Martin Mark, director of the Office For Refugees of the Toronto archdiocese. Photo by Michael Swan

Blitz could open doors to 700 refugees

By 
  • April 20, 2016

In what will be a record year for refugees finding a new home in the Archdiocese of Toronto, an 18-hour flurry of paperwork may have made the difference for as many as 700 Syrian refugees.

At the end of March, Office For Refugees staff were surprised by an invitation to submit as many applications as possible to sponsor Syrian refugees before April 1.

March 30 and 31, staffers locked the office doors and took the phones off the hook while they assembled final documentation and filled in the pages of forms necessary for each of nearly 700 refugees to be considered for resettlement in Canada under Ottawa’s private sponsorship program.

Before March 30, Toronto’s Office For Refugees — just like almost 100 sponsorship agreement holders nationwide who bring the lion’s share of privately sponsored refugees into Canada — were waiting from word from Immigration, Citizenship and Refugees Canada. The federal ministry assigns each sponsorship agreement holder a quota. Organizations may not apply to sponsor more refugees than the quota they are assigned.

Suddenly, on March 30, Immigration Minister John McCallum announced all privately sponsored refugee applications already in the system before the end of the day March 31 would be allowed in addition to whatever quota is eventually assigned.

“My first assumption was somebody made a typo,” said Office For Refugees director Martin Mark. “I’m sure they will correct it.”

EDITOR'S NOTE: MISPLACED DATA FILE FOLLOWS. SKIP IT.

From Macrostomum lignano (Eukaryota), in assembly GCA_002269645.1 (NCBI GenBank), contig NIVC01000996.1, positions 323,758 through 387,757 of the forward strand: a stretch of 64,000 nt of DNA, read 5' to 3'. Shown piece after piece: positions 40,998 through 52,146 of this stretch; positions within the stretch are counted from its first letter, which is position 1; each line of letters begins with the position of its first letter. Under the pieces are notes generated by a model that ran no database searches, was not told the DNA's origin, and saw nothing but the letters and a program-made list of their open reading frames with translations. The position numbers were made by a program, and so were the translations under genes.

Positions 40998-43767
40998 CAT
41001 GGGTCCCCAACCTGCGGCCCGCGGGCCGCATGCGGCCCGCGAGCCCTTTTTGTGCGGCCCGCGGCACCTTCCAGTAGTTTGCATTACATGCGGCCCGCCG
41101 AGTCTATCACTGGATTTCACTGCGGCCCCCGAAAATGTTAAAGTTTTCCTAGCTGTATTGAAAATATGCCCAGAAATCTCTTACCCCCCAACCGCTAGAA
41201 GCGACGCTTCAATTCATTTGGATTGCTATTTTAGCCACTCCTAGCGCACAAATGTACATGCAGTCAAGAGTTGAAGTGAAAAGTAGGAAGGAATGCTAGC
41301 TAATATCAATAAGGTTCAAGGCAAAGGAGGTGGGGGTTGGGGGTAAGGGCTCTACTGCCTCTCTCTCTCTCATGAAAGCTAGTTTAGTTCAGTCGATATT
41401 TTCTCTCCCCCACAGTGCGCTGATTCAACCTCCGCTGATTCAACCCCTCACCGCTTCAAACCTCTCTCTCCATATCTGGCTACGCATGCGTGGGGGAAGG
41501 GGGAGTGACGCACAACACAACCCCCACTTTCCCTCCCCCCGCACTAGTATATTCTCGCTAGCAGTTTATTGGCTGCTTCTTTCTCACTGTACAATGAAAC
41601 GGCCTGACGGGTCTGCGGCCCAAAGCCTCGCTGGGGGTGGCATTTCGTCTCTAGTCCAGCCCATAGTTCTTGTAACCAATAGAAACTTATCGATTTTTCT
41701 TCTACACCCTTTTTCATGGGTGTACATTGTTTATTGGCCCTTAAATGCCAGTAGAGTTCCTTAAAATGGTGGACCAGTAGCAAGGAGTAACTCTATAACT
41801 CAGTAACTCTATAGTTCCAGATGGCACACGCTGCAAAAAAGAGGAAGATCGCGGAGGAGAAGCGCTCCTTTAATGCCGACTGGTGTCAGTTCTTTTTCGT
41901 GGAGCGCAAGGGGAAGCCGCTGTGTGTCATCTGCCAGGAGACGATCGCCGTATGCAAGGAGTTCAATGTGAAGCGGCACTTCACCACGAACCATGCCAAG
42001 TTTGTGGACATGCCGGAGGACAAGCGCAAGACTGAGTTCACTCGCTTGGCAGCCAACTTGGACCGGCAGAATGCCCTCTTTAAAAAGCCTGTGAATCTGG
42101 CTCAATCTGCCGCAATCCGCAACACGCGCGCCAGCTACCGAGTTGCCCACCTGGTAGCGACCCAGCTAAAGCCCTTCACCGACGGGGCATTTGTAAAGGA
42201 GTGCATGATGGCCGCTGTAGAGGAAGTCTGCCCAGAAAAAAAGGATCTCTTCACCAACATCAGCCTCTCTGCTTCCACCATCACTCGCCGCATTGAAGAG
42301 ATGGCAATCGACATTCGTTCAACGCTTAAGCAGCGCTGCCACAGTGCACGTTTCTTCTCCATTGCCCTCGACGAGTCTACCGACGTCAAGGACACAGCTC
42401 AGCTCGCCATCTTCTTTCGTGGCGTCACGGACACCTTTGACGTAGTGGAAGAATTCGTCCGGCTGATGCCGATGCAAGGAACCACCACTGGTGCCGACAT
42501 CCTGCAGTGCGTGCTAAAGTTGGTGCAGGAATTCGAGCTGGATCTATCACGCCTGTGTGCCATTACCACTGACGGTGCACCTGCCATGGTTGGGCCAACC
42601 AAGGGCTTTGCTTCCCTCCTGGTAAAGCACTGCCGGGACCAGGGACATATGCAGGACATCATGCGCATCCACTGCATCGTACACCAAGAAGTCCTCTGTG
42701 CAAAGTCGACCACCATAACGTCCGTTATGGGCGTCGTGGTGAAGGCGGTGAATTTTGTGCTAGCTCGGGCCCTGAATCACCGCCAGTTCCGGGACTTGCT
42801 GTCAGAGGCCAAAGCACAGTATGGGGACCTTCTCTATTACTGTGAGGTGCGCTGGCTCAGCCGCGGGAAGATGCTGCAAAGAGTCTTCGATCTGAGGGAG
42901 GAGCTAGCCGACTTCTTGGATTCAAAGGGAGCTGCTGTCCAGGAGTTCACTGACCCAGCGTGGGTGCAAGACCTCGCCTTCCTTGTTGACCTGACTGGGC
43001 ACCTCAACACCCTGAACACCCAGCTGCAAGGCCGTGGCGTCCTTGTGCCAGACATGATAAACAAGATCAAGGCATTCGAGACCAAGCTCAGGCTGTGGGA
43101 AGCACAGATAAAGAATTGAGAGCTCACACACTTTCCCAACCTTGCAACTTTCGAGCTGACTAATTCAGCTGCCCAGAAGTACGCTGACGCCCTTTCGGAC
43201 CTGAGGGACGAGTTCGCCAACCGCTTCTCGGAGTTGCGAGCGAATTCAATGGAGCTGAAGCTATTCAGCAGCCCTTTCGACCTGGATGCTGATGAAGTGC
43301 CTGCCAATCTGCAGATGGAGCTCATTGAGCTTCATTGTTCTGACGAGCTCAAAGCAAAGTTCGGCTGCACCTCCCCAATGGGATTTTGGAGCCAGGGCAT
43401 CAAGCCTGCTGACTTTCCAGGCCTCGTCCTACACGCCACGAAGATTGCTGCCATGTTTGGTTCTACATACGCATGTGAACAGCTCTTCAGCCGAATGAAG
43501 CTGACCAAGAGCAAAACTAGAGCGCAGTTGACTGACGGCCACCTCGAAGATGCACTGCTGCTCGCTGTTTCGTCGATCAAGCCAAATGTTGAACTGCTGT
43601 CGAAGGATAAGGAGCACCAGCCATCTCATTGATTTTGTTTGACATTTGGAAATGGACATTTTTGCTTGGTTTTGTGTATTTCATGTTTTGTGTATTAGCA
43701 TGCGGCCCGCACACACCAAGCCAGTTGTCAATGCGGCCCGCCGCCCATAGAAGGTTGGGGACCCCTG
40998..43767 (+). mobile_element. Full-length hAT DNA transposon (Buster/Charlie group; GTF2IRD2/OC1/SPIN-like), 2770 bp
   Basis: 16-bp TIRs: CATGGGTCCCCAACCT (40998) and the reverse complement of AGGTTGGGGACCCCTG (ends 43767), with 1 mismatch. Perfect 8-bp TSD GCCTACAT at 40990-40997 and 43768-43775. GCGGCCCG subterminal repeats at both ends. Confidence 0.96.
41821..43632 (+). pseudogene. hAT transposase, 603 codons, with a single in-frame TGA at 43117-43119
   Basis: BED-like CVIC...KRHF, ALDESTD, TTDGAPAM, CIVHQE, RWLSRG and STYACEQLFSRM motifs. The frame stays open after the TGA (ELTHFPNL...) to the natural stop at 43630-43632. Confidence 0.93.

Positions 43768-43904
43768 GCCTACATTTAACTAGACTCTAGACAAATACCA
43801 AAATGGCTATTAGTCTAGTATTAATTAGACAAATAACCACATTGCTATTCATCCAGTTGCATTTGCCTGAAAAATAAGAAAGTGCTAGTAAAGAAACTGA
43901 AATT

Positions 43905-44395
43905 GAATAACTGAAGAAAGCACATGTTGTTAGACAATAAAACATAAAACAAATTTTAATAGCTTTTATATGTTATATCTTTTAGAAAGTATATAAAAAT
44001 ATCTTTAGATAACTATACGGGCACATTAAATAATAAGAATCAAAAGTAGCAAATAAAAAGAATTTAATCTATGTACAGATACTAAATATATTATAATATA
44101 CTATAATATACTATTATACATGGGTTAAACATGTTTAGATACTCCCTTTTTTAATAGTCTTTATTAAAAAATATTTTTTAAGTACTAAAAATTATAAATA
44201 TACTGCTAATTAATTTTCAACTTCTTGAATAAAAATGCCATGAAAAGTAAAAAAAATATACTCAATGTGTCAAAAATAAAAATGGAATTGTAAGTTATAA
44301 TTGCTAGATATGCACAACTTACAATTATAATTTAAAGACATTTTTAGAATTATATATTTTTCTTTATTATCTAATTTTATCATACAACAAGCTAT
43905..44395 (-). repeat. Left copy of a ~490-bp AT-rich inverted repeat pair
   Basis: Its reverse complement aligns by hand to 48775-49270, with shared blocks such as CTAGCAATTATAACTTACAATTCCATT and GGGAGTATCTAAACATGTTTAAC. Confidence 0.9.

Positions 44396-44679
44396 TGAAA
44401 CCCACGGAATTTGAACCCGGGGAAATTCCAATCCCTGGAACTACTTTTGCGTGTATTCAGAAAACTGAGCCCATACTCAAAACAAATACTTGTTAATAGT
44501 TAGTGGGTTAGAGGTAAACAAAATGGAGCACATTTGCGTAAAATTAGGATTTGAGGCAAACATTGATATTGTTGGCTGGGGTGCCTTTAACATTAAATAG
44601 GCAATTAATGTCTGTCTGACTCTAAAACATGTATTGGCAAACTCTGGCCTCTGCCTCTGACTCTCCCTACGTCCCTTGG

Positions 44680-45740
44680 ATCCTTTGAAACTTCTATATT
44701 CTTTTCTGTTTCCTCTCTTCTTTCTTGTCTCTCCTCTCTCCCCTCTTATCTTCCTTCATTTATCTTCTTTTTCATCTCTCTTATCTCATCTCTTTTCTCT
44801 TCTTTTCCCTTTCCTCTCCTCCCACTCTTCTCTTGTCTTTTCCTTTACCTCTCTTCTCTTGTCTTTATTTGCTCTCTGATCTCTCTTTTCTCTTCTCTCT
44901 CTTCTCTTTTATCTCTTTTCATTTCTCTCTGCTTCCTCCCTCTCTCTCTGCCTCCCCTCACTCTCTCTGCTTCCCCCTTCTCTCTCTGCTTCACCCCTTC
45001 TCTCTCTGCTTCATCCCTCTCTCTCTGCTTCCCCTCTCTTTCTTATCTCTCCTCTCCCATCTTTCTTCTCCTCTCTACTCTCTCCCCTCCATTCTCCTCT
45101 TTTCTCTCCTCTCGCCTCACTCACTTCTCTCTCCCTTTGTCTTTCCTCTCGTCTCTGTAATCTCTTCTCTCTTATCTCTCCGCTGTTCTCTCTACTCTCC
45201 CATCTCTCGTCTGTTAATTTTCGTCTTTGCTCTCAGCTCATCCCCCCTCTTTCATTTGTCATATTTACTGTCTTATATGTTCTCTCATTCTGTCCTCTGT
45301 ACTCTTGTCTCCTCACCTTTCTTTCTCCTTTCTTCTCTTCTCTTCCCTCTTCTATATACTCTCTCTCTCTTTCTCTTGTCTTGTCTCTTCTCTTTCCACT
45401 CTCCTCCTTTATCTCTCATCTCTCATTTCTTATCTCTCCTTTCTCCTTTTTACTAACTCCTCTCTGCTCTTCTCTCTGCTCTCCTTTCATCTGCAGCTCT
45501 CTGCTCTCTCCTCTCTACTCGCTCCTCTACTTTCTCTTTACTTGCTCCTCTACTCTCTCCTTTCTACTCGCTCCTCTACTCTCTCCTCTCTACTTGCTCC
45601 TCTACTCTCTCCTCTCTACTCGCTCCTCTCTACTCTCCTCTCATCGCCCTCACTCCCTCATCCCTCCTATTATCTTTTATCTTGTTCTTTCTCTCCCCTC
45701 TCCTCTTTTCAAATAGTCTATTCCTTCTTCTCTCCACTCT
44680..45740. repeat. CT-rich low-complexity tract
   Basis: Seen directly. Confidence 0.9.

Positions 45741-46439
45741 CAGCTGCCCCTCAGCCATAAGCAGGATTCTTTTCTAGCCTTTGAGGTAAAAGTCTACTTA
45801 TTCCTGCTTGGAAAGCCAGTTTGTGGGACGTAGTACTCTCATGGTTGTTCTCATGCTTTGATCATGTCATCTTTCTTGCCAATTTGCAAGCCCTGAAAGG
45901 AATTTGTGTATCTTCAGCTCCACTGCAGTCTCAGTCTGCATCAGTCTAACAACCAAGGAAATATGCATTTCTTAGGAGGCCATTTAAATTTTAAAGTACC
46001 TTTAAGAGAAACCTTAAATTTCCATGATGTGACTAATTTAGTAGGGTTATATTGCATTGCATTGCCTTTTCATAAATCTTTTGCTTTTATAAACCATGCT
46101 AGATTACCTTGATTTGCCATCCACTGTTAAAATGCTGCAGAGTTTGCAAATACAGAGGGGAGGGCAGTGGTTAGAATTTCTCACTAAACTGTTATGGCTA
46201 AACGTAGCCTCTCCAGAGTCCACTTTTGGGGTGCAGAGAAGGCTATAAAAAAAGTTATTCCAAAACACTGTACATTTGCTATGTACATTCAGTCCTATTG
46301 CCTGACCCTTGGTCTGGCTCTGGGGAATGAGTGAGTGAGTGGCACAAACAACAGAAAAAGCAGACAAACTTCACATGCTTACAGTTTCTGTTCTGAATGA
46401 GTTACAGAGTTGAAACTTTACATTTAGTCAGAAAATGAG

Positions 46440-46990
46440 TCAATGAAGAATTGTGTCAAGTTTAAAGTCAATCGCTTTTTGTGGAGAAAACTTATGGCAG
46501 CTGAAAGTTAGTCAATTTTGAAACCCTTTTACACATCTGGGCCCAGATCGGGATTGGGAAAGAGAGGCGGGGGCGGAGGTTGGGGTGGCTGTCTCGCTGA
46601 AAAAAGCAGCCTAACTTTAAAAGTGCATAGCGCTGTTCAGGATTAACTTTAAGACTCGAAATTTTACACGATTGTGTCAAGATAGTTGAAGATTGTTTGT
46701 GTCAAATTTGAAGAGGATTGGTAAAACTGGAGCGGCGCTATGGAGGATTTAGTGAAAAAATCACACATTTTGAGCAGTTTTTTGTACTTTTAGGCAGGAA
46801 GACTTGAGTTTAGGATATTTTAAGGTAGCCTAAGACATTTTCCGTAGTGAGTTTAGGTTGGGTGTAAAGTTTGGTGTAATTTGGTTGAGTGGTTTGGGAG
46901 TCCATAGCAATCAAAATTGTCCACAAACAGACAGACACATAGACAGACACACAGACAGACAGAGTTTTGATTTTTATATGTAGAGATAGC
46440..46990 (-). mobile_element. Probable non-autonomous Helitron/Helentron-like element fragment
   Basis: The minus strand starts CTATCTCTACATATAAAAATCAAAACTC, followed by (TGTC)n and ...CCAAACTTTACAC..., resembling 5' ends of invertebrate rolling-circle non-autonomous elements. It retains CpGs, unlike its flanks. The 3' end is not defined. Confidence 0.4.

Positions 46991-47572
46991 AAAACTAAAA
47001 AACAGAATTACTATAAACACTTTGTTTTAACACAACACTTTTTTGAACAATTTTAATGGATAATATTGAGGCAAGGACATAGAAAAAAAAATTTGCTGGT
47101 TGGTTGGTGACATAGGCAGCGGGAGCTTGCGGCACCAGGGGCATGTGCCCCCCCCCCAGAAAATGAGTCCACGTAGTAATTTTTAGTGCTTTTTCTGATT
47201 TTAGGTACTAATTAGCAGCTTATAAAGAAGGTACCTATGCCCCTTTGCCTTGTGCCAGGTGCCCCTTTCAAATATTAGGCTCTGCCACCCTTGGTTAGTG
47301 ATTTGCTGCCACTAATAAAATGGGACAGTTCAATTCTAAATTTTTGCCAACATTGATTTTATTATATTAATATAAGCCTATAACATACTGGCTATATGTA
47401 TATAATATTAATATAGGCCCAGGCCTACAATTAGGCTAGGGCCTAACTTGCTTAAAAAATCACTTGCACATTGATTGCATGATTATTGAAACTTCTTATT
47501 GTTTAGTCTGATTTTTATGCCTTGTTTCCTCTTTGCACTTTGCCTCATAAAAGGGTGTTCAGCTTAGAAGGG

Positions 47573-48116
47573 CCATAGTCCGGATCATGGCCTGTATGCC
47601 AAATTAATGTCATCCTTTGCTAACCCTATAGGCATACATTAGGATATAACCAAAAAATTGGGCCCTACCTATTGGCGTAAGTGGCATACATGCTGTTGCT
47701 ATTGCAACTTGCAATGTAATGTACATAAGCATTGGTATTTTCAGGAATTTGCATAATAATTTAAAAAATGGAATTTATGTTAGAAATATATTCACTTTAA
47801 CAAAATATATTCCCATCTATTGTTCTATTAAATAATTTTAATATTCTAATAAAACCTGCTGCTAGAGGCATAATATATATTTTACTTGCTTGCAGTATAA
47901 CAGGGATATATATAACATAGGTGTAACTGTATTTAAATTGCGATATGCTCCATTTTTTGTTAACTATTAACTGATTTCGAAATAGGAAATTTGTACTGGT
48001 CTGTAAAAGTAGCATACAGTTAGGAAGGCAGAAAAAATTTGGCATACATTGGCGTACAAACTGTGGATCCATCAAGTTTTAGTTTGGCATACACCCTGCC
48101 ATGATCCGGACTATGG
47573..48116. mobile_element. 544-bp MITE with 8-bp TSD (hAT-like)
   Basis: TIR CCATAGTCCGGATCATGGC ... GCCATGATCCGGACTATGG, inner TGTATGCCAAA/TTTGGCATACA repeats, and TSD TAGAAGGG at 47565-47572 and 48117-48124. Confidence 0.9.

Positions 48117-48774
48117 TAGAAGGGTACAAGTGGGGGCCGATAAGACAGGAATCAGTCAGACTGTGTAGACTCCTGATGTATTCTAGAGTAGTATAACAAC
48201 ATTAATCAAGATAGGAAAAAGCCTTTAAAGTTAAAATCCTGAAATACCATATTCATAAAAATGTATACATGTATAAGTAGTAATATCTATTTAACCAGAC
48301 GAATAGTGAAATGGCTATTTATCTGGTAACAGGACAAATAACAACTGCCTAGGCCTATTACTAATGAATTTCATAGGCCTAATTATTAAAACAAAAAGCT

But when Ottawa refused to disown its March 30 memo, staff came to realize they had 18 hours to get in as many applications as they could.

“The whole staff really did their best until midnight and they submitted applications for nearly 700 people,” said Mark.

The government has set an overall target of 17,800 privately sponsored refugees in 2016. Included in that target will be 10,500 spots allocated to sponsorship agreement holders.

“Every effort will be made to finalize the processing of these Syrian refugees by the end of 2016 or early in 2017,” said Immigration, Citizenship and Refugees spokeswoman Nancy Caron in an e-mail to The Catholic Register.

The Archdiocese of Toronto has asked for 4,000 of the 10,500 quota spots available. So far there’s been no word from Ottawa.

The quota for privately sponsored refugees does not apply only to Syrian or even other Middle Eastern refugees. Canada has multi-year commitments to the United Nations High Commissioner for Refugees to resettle Congolese, Eritreans and Colombians. In 2015 the government fulfilled commitments to resettle 23,800 Iraqi refugees and 6,500 Bhutanese.

The Archdiocese of Toronto’s Office For Refugees is following up its early-April trip to Lebanon with an end-of-April trip to Ghana to interview Ivorian refugees who have been languishing for years in camps there.

For the first three months of 2016, the flow of Syrian refugees from Lebanon, Jordan and Turkey received special attention as Ottawa assigned extra staff to the visa station in Beirut and laid on government-chartered flights from Jordan and Lebanon. From 250 interviews this spring in Lebanon, Mark is hopeful his office will be able to find places for 150 families in Toronto.

But the open tap from the Middle East is about to come down a notch.

“We know refugees and sponsors are disappointed that expedited processing is not continuing, but the accelerated pace of recent months could not be sustained indefinitely,” said Caron.

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